In conclusion, I hope everyone feels that each and every person can make a difference. We have one life, one planet, one universe, and each and every one of us needs make sure that we use all three wisely.

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No on ever gained true happiness by sustaining themselves on ideas of others alone. Our true moments of inner fulfillment com from the times when we can reach a self supplied realization, or else find our OWN meaning in the words of another. We can take an inspiring idea, apply it in a new or personalized way, and make it our own. we can take new ideas from others, combine/compare them with old ideas from others, as well as our own thoughts, and use it all to collectively heighten the clarity through which we view our world. That's what makes life so exiting. Our understanding of life is forevermore being deepened and redefined by, and through, the interaction of our mind with the world around us.

Thursday, April 13, 2006

Technology - Taking a Wrong Turn.

I's hard to tell, in a world so highly connected by technology, what the future of all the world's cultures will be. I see technology as accomplishing both good and bad - though I think it's coming clear that the bad will outweigh the good.

International communication/entertainemt (especially telecision, movies and internet) have become increasingly dominated by the U.S.. There are mixed feelings about this all around the world. Some countries welcome all things U.S., but most countries are upset - and desperately trying to limit wastern influences in an attempt to preserve their own cultures. As things progress, the number of countries fighting westernization increases.

And what about Americans? Do they care whether or not other countries are becoming westernized? I do, and many others do, yet, apparently, there are many who DON'T care as well. Unfortunately, there are probably some T.V. stations that could sit back, watch the whole world become one global U.S. and not let it phase them in the least.

I, however, want to do more than just rephrase the given concerns which repeat themselves again and again in countless news reports and textbooks. I want to explore the real life side of this topic, and analyze accounts of how these changes affect people, and how people are fighting them. Thus, before you read the rest of this essay, you should first read this .

This article describes the Indian film coorporation Bollywood, which initially modeled itself after and gained inspiration from the United State's Hollywood. Said so plainly, this appears to be a first class case of westernization, but, after reading a bit further, it becomes clear that Bollywood fights westernization rather than adhere to it.

Firstly, Bollywood films have practically no resemblance to western films. The ideas, music, etc. in all of these films is distinctly Indian. And, the fact is, Bollywood puts out about 750 (which is two and a half times) more films anually than Hollywood does. As the article points out, this comes as a big surprise to many Americans.

So, how does Bollywood produce so many movies? It's very simple - they keep production costs down. And, Indian films are gaining popularity all around the world. I have some personal experience bases verification of this too. I have a friend from the country Morocco, in Africa. And, according to her, Indian films are very popular in Morocco. Thus, when we were assigned to watch an Indian film for a class, we were both very exited: me because I'd heard about Indians films but never seen them, and her because she'd seen many and loved them already.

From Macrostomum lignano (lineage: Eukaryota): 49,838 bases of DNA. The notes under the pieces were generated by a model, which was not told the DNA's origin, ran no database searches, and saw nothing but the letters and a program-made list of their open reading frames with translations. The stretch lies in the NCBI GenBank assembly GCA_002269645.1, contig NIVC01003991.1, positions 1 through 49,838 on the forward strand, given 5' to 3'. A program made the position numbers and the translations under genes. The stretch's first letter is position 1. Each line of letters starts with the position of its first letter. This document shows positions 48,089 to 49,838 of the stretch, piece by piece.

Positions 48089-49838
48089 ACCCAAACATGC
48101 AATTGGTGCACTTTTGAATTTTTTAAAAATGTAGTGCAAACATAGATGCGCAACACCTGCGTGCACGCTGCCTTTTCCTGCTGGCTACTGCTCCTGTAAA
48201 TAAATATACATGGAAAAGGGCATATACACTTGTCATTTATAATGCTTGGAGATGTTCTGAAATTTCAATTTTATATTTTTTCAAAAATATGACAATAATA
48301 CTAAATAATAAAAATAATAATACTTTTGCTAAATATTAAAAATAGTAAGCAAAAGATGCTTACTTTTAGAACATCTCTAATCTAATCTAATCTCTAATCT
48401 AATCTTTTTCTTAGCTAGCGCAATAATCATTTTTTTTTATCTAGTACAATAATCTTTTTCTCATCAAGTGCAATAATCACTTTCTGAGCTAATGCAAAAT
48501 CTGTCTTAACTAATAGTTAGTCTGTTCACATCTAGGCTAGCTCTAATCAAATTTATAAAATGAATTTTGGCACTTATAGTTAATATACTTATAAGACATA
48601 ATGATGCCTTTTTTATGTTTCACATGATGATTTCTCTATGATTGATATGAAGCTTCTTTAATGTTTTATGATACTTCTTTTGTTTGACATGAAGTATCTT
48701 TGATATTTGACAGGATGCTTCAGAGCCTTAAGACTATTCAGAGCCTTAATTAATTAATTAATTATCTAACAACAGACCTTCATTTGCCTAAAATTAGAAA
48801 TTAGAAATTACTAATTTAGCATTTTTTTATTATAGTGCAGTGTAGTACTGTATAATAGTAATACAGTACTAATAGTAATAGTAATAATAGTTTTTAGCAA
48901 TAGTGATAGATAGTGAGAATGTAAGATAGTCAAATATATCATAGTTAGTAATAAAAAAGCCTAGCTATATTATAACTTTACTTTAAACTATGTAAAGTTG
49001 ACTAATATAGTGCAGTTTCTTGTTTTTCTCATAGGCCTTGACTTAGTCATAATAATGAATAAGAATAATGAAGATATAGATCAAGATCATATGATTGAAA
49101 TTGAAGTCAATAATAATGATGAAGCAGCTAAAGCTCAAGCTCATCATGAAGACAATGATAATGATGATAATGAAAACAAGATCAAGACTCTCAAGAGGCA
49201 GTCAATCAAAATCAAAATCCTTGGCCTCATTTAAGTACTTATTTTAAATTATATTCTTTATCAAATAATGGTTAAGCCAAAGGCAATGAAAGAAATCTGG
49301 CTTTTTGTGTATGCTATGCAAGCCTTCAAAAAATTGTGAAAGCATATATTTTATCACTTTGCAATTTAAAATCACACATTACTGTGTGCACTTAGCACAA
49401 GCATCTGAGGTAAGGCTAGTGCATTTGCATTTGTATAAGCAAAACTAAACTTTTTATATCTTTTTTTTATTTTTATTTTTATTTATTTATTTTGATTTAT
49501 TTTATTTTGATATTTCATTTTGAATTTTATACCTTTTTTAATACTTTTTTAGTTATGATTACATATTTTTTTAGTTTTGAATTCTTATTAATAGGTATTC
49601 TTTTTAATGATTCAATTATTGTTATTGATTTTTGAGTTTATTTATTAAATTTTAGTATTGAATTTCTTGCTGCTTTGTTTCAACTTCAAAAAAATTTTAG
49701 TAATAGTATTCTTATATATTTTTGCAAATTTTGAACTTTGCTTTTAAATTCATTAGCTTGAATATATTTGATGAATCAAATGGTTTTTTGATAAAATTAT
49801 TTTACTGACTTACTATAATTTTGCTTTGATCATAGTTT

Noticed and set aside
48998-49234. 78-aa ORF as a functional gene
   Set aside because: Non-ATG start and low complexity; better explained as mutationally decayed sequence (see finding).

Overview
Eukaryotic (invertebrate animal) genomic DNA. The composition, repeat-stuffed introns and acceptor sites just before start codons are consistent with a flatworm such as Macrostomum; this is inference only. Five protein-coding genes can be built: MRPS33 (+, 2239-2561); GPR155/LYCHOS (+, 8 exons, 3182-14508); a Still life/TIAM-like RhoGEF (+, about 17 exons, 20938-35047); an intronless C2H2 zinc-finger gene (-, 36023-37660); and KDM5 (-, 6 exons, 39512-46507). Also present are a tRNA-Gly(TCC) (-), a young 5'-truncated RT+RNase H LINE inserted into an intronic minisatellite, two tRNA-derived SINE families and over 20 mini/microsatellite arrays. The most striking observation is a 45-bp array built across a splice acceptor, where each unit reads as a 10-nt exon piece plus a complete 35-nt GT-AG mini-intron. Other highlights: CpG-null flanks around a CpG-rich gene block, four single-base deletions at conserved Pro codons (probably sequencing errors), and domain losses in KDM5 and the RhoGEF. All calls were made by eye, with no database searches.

As the article points out, many Indian things (one being Yoga) are catching on in the U.S.. So, perhaps one day the U.S. will become influened by Indian movies, much in the same way that other countries are influenced by our movies right now. Such reversal would be a nice change. It would create some balance. I did hear, though, on one news report that some Indian movies have been tested already and have failed in the United States The news report basically said that it was because their style was too distinct from our own. If that's truly the case, then all I can say is "Good for them!" It's very refreshing to see a case where another culture doesn't feel pressured to conform to westernized entertainment styles.

While this has been an example of a case in which a Eastern country has prevailed over westernization, other countries are often not nearly so successful. Many countries see such a high intake of U.S. movies and T.V. programs that they have to place restrictions on what percentage of their T.V. programs/movies are Amercian versus what percent is local.

And, while the article concludes itself with a list of positive effects that globalization has had on the U.S., it doesn't tell much (or anything really) about the overbearing unbalanced effects of the U.S. on the rest of the world.

Here is a small paragraph about one negative influence the west is having on Asia. Asian countries are adopting Americanized diets. Therefore, they are losing their culturally distinct and traditional foods, and the health of Asia's younger generations is decreasing as a result. (for those of them who choose a more westernized diet at least.)

In conclusion, the term "Westernization" is often used intercangeably with "Americanization." And, Americanization is also affecting other western countries. I'd mentioned earlier in the essay that many countries have to place restrictions on what percentage of their T.V. programs/movies are Amercian versus what percent is local. Surprisingly, as I heard in a class the other day, on such country being forced to enforce such restrictions is Canada!

Friday, April 07, 2006

City vs. Town